question what that means too closely. Please.
THE CUP: I think we all know darned well what that means. Which leads to my
next question. We know from your Bird Brain feature [see The Cup 1.1] that
you're into statistics. Can you give us some of your interesting personal
DAVID: For a few years after moving to Ithaca and checking Myers Point
regularly, I thought I was onto something concerning Sanderling arrival
dates for the year: they were all concentrated in a very narrow window
around the end of July (and indeed, recall the two that were present on July
31 this year). But this pattern broke down the last couple of years, as I
started to also get them in the spring and again in early July. A pattern
that may mean more is that all of my spring arrival dates for Double-crested
Cormorant in the 90's are earlier than all such dates for the 80's. But
then again, as someone pointed out when I posted this observation, it may
well just represent expected random "noise" in the system. Collect enough
data and anomalies HAVE to manifest
themselves eventually. A similar seeming paradox concerns the sighting of
unusual birds: others are right to be skeptical of any particular such
on the other hand, a list compiled over many years that had no unusual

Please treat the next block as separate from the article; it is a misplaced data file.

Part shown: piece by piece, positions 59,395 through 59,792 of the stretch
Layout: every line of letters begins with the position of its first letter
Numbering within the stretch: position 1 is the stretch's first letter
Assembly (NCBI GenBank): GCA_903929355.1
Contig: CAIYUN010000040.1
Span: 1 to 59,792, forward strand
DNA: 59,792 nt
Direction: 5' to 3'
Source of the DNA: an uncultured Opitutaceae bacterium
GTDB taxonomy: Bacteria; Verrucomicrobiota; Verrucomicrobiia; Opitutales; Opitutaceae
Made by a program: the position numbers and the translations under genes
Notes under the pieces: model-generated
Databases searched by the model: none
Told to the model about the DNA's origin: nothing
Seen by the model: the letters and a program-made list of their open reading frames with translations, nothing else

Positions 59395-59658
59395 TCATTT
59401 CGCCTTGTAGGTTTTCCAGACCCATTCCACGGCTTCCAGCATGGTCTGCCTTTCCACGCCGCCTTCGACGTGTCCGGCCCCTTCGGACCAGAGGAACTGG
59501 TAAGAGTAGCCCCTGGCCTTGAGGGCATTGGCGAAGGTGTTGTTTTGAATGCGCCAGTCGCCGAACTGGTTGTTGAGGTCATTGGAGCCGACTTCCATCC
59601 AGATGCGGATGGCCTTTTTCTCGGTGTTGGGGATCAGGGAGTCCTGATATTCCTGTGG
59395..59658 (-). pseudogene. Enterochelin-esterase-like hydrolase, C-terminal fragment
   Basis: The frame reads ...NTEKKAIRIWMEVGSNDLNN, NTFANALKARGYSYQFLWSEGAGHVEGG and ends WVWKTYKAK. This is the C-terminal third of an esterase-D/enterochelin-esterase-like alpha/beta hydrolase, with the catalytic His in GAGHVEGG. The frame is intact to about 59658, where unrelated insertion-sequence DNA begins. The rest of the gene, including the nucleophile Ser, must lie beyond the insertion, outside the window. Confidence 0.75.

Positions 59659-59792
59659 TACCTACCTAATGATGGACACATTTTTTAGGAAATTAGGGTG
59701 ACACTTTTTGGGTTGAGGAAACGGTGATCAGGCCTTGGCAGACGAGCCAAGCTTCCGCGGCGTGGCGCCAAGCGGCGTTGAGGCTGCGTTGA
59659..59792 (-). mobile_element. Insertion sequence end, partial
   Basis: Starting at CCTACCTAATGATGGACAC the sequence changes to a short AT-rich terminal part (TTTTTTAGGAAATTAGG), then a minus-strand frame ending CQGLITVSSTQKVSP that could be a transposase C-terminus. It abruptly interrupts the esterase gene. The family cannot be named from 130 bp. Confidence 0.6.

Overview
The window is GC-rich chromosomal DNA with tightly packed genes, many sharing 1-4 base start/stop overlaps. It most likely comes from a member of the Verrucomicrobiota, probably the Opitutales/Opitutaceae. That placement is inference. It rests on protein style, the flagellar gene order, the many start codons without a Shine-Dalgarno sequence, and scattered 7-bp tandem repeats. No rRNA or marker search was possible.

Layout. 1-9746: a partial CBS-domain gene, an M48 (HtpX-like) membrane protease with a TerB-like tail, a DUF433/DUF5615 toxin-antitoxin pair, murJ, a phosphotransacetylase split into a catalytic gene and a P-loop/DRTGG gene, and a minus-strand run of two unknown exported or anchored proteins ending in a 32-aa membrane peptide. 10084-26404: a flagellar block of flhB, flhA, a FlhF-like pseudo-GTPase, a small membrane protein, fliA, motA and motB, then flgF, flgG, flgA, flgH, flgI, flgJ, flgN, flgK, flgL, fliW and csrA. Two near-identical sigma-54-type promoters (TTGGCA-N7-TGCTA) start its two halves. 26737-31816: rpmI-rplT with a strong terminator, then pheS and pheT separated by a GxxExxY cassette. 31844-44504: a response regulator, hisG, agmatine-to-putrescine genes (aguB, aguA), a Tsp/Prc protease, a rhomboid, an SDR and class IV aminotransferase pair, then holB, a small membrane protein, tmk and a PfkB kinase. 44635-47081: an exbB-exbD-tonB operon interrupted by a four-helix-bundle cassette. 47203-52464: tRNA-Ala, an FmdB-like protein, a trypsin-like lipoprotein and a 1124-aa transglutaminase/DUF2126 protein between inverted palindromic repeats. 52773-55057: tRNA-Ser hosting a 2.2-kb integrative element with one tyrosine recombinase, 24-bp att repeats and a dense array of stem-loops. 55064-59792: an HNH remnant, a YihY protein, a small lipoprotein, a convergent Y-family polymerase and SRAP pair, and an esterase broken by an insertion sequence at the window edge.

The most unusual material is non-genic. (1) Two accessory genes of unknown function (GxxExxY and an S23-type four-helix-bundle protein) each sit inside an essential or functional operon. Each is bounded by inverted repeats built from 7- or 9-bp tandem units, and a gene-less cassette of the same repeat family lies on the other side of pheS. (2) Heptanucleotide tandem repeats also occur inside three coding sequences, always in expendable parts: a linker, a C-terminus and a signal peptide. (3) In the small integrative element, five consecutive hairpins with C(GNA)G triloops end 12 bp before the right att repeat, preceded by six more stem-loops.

on it would in itself be most unusual. You can't predict which accidental
species will occur in a given year, but you can predict that some three or
four will in fact occur.
THE CUP: What's your favorite color?
DAVID: The beautiful charcoal gray on the upperparts of a Lesser
Black-backed Gull or the tail bands of a Merlin.
THE CUP: I wouldn't know, I haven't seen either yet this year. But I don't
suppose I need to remind you of that. So you think you can stay on top?
Oh, don't worry about being gracious. This is The Cup, remember.
DAVID: I may have a tough decision to make come September:
go for the win, or take my job seriously. Unfortunately for me, I've
been drafted to chair the major personnel committee this year.
THE CUP: All right! Yahoo! I mean, I'm sorry to hear that. Please, go on.
DAVID: My competitors need to pray for lots of political infighting at
this fall. Connecticut Warblers will be hard to spot in the shrubbery
outside the emergency meeting room windows, but that doesn't mean I